Sunflowers: beautiful and unruly wildflowers of various heights, home to myriad beneficial insects, and fodder for sparrows and parrots alike. Every year i try and plant my favorite varieties of sunflowers, and every year my efforts are thwarted by the native flowers: multi branched yellow plants with small seed heads. That’s fine, but i really do miss these gorgeous autumn colored beauties i grew at my last house – or the hug mammoth sunflowers with heads big enough for human consumption. Nonetheless, the ones that grow are beautiful homes for millions of baby assassin bugs and snacks for the local sparrows and occasional monk parakeets that wander through my neighborhood. They do get unruly though, and this year are rittled with what i believe are saltmarsh caterpillars – nasty black worms that become nasty white fuzzy worms and eat up the leaves, or fall on me when i’m chopping down mature plants. Gross.
My sunflowers grow along the sidewalk, so instead of letting them all go to seed i have to pull some out (or chop them down: those roots are hard to up end) to maintain at least a LITTLE pedestrian sanity. I toss the mature plants into the back for the chickens to peck at, and the seeds invariably spread about for next year’s crop: it just gets bigger and bigger every year!
My husband used to have a dirty habit of chewing tobacco, which i am very proud to say he kicked and has been free and clear for over 4 years! But as most oral fixation type addictions go, it’s nice to have a replacement habit for distraction: his is sunflower seeds. I love it because it means there’s always a little ‘road snack’ in his car when we go for drives. I was never able to master the art of ‘insert seed, open seed with tongue, extract seed and swallow, spit out shell without spitting all the other seeds all over your lap.’ But i’ve finally done it!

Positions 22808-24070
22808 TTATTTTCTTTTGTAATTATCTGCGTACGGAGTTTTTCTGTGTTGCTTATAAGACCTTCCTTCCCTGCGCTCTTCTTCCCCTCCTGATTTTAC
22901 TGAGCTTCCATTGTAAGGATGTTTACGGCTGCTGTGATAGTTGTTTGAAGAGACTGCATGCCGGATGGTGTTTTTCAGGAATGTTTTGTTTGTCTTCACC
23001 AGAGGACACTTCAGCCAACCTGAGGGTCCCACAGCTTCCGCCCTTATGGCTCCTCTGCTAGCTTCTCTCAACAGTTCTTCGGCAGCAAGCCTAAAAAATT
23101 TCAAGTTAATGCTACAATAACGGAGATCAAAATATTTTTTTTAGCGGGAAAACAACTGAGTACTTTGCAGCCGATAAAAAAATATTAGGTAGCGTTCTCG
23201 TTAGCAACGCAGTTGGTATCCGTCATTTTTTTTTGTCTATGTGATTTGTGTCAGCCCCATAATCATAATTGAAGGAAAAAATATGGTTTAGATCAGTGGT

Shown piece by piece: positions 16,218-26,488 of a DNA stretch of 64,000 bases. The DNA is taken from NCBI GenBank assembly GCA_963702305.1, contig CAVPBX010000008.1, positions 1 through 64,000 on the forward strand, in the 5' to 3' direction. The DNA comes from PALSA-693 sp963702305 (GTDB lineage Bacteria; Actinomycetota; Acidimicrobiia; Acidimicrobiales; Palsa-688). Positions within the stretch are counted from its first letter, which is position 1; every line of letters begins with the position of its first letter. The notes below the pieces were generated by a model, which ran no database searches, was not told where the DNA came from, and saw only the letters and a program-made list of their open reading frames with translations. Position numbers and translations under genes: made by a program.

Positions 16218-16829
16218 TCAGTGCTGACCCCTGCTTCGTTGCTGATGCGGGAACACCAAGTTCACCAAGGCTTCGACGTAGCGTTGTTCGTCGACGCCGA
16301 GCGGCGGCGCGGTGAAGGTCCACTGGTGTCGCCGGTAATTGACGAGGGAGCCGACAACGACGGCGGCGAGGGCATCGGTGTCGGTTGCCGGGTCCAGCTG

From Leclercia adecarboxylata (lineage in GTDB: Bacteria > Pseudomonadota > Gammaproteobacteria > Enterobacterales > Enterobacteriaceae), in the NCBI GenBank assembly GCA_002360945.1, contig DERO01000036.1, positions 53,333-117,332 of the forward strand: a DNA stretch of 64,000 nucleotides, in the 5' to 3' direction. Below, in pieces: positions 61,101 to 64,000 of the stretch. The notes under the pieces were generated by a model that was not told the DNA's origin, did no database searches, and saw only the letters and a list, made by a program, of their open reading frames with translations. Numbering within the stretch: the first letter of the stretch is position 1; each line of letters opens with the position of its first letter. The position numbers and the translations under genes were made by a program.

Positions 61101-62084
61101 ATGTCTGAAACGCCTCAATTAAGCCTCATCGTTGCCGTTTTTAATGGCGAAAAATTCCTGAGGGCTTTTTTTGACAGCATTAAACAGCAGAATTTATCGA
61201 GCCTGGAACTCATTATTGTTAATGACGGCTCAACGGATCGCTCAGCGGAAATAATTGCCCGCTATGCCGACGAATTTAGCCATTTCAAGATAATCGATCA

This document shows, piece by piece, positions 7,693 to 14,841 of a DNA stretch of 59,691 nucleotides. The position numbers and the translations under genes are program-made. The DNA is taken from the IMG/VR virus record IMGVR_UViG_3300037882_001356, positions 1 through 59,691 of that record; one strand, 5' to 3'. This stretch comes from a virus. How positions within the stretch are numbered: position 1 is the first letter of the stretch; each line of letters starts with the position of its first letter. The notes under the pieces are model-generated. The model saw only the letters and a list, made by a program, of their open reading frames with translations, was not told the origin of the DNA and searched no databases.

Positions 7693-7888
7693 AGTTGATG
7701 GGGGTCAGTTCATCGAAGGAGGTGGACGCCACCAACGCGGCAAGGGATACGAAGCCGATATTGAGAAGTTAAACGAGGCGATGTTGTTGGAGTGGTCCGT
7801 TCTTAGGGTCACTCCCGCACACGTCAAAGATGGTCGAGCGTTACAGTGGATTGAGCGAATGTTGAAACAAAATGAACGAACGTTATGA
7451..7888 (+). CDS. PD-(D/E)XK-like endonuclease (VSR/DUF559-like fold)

Be sure and avoid highly flavored commercial sunflower seeds – MSG ALERT! Go for the all natural roasted seeds with salt. The ones in shell take a long time to consume so chances are you won’t overdo the fat. But seeds are seeds: high in fat and protein, so consider them a part of your daily caloric intake, not just a mindless snack. Sunflower seeds are super high in Vitamin E and B:
Sunflower seeds are an excellent source of vitamin E, the body’s primary fat-soluble antioxidant. Vitamin E travels throughout the body neutralizing free radicals that would otherwise damage fat-containing structures and molecules, such as cell membranes, brain cells, and cholesterol. By protecting these cellular and molecular components, vitamin E has significant anti-inflammatory effects that result in the reduction of symptoms in asthma, osteoarthritis, and rheumatoid arthritis, conditions where free radicals and inflammation play a big role. Vitamin E has also been shown to reduce the risk of colon cancer, help decrease the severity and frequency of hot flashes in women going through menopause, and help reduce the development of diabetic complications. -WHFoods
I use sunflower seeds in my pesto instead of pine nuts – a great healthier alternative with a yummy, nutty taste. As always the World’s Healthiest Foods has some really great and enlightening information on sunflower seeds – they’re not just baseball watching snacks, they have some really wonderful health promoting attributes. That website is always worth reading to add to your knowledge base on the foods you eat.
Here is the caloric breakdown:
Again, sunflower seeds should be treated as a fat with protein – a great addition to the top of a salad, a much better alternative to easily face-stuffed chips for road trip snacks, and a wonderful addition to homemade veggie burgers, pesto, meatloaf or granola bars. I tried to dry my own mammoth sunflower heads to roast, but the humidity of my garage got the best of me. My mother dries her on the plant by wrapping the head with gauzy tule fabric to keep the birds out. I prefer to just buy my seeds already roasted (laziness) and leave my homegrown seeds to the birds.
Do you grow seeds for personal snacking?